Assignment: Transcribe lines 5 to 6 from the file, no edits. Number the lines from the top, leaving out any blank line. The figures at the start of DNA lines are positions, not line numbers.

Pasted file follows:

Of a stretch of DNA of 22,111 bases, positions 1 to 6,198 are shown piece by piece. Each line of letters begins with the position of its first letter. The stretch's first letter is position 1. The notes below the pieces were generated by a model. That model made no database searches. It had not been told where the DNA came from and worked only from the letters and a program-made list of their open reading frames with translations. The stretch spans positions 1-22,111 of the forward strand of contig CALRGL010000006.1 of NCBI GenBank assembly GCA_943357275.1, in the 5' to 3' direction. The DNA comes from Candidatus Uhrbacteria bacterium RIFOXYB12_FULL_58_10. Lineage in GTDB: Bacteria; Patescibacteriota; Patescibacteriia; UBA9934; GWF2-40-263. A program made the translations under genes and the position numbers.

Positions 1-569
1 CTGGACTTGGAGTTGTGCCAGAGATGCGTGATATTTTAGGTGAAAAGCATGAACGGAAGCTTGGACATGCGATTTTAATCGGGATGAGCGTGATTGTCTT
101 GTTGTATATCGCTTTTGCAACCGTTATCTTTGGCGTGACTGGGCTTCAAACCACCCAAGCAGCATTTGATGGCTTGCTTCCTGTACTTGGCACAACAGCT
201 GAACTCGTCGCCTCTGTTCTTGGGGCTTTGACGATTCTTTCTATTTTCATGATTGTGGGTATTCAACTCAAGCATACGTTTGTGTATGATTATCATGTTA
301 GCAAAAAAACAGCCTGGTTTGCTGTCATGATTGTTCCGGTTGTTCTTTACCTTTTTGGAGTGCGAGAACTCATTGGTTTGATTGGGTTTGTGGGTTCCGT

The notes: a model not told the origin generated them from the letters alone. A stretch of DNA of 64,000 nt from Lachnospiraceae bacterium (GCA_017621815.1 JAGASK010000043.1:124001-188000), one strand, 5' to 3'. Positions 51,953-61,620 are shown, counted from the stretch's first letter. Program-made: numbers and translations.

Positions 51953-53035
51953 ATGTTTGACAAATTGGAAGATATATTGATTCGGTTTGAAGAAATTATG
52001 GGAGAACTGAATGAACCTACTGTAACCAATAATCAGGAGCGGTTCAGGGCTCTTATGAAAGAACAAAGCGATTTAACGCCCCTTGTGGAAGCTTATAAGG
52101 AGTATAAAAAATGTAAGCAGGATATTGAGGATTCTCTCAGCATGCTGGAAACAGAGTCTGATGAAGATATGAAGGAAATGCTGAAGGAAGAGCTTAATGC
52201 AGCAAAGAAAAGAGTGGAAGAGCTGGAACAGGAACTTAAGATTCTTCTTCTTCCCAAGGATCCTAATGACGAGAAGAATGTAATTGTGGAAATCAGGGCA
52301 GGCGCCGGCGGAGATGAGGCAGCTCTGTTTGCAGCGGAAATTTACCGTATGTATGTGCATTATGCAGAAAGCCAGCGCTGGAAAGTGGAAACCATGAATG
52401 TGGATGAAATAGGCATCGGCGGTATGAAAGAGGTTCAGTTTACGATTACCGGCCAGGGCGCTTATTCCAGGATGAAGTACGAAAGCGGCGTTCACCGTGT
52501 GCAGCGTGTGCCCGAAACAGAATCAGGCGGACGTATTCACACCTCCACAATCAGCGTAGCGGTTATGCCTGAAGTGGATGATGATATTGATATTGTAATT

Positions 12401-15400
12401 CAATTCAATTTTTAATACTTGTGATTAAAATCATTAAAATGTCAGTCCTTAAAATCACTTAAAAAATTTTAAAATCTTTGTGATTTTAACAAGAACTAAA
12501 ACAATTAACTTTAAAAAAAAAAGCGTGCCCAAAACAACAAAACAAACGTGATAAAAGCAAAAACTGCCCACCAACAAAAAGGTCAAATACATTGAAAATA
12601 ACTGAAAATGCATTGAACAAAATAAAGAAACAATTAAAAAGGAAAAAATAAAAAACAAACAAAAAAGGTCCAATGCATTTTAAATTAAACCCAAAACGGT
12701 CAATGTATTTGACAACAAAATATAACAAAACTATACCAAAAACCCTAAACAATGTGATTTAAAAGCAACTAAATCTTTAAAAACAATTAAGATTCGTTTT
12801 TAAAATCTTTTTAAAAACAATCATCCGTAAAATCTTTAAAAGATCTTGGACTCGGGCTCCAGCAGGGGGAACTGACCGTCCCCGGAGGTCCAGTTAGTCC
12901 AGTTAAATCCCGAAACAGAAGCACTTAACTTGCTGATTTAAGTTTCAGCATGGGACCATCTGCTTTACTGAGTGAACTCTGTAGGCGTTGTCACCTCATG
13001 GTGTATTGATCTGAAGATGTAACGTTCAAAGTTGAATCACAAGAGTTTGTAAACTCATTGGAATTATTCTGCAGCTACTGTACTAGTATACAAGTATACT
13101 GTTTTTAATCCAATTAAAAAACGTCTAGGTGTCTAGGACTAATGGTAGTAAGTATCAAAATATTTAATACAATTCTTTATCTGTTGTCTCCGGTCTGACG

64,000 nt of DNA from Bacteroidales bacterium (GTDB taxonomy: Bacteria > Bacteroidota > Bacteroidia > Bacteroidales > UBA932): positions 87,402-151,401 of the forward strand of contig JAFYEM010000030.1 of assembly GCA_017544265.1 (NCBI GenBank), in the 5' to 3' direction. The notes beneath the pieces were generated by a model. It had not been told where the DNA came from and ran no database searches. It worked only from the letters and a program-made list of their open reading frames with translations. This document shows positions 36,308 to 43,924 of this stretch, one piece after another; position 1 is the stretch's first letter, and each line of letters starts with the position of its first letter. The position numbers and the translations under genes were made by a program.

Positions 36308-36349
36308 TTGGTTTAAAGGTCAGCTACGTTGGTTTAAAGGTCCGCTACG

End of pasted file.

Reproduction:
201 GAACTCGTCGCCTCTGTTCTTGGGGCTTTGACGATTCTTTCTATTTTCATGATTGTGGGTATTCAACTCAAGCATACGTTTGTGTATGATTATCATGTTA
301 GCAAAAAAACAGCCTGGTTTGCTGTCATGATTGTTCCGGTTGTTCTTTACCTTTTTGGAGTGCGAGAACTCATTGGTTTGATTGGGTTTGTGGGTTCCGT